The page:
At any rate, the declared candidates are hard at it, going from key state to key state to key state, looking to be their respective parties’ nominee come next summer.

This is a gamble of a minimum of $25 million. That’s just to buy into the contest. So says Vilsack, who dropped out of the race over the weekend. What could happen over the next 12 months (let alone the next 15 months until the last of the primaries, 17 months until the conventions and 20 months until the November elections)?

  • A sudden shift in the fortunes of the war. As unfathomable as it might sound now, a sharp reduction in violence in Iraq, followed by the handover of security to the Iraqis, accompanied by a stabilization of the Iraqi government, ushering in a less volatile Middle East would hurt those candidates calling for an immediate pullout now. Actually, so would an immediate pullout that’s met with swift, severe consequences.
  • A bounce in George Bush’s approval ratings. Clinton’s approval ratings were below 40 percent in February 1995. Reagan’s approval rating was under 50 percent in the Summer of 1987. George H.W. Bush’s approval rating was at 91 percent in 1991. George W. Bush’s approval is in the mid 30s right now.
  • A major economic crisis could help many Democrats, and will all but scuttle the chances of the fiscal conservatives.
  • Another terrorist attack could end the campaigns of most of the candidates on either side.

Finally, there is the matter of the voters getting to know a candidate. Barack Obama is the flavor du jour, but will he be able to sustain the buzz? His Senate campaign involved watching his rivals (Blair Hull, Maria Pappas, Dan Hynes, Gery Chico, Jack Ryan, Alan Keyes) self-destruct while he poised himself above the fray and delivered a keynote address that touched on such broad points that no one had to talk about just how far left his ideology is. Some social conservatives have flocked to Romney (someone I know suggested that Mitt Romney’s first name will heretofore be known as “Mormon,” as in “Mormon Mitt Romney”), but his tendency to change stripes on issues that matter most to them will most likely cause them to abandon ship months before the caucuses in Iowa.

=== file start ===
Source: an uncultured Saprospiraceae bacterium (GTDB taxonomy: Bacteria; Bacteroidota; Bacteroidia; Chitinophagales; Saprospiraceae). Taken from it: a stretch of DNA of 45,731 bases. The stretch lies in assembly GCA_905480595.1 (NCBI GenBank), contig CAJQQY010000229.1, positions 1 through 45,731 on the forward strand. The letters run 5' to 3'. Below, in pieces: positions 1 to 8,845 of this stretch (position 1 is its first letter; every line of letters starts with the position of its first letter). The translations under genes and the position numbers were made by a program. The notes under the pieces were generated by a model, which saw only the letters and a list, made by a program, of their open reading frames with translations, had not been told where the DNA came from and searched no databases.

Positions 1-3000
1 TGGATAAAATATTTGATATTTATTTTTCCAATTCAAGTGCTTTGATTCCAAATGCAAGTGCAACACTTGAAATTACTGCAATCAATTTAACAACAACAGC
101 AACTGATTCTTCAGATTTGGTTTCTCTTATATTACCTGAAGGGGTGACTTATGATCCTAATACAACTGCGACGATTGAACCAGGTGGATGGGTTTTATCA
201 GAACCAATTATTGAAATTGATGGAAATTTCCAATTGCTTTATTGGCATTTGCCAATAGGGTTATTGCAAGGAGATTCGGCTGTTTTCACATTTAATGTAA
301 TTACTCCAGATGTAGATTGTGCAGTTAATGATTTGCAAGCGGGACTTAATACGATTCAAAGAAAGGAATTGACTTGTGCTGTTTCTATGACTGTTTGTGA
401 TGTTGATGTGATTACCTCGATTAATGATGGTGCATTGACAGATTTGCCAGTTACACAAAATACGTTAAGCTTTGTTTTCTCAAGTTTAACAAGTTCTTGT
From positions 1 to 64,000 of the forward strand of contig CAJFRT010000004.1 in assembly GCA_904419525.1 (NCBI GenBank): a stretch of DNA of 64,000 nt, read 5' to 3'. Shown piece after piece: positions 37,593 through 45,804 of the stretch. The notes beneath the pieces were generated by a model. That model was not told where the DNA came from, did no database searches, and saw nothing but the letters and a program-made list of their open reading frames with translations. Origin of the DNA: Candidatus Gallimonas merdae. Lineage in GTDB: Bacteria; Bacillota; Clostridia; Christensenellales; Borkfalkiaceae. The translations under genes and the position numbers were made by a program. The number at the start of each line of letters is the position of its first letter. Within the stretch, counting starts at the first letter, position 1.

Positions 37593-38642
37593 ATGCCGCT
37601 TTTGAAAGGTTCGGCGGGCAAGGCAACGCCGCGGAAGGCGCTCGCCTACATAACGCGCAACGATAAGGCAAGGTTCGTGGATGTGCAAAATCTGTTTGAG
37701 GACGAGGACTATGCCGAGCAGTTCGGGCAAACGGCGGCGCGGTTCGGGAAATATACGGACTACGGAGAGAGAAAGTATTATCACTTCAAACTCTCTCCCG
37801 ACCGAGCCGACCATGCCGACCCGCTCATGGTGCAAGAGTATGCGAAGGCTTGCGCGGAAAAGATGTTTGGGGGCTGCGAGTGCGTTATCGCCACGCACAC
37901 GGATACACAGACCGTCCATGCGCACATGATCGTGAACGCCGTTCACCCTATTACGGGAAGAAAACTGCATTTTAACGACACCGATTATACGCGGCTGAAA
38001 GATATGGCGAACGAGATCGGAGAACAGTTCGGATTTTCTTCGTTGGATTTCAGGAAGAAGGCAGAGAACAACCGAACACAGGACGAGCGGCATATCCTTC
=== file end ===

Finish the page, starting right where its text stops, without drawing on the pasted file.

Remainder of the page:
We’re in a world of shrinking news cycles. Week-old news is ancient history. In fact, most of you will notice that I started on this last week by some of the antiquated references in it. Today’s news will be all but forgotten by the first day of spring. Why do these current candidates think that voters — even the most dedicated voters — will have an attention span long enough to stay with them into next Spring?


That all said I have two predictions for the coming election cycle:


  1. At least one of the two major parties (and probably both parties) will nominate someone not yet running. With a little bit of momentum, quick organization, smart campaigning and good ideas, someone can announce in the fall of this year, show well in Iowa, New Hampshire and South Carolina, and then start picking up a bunch of delegates in March to secure the nomination.
  2. For the first time since 1992, a third-party candidate will be a threat to win at least one state in November. With the war, the Left’s uneasiness with some Democratic candidates, the Right’s uneasiness with some Republican candidates, and a lack of star power in the election, it’s not inconceivable that someone will show up on the scene in June or July and capture somebody’s imagination. A serious and well-executed run could effect some major political realignment in American politics. My money says a libertarian candidate (and Ron Paul and Bob Barr could form a credible ticket today) backed by a strong campaign staff, good strategy and enough funding could do just that.

Open for business

I am once again open for business!

I miss writing regularly, so I will subject the precious few of you to my thoughts. Read at your own risk. I promise no nuggets of wisdom, let alone original thought. Thanks for stopping by, anyway! Here’s a little more about me.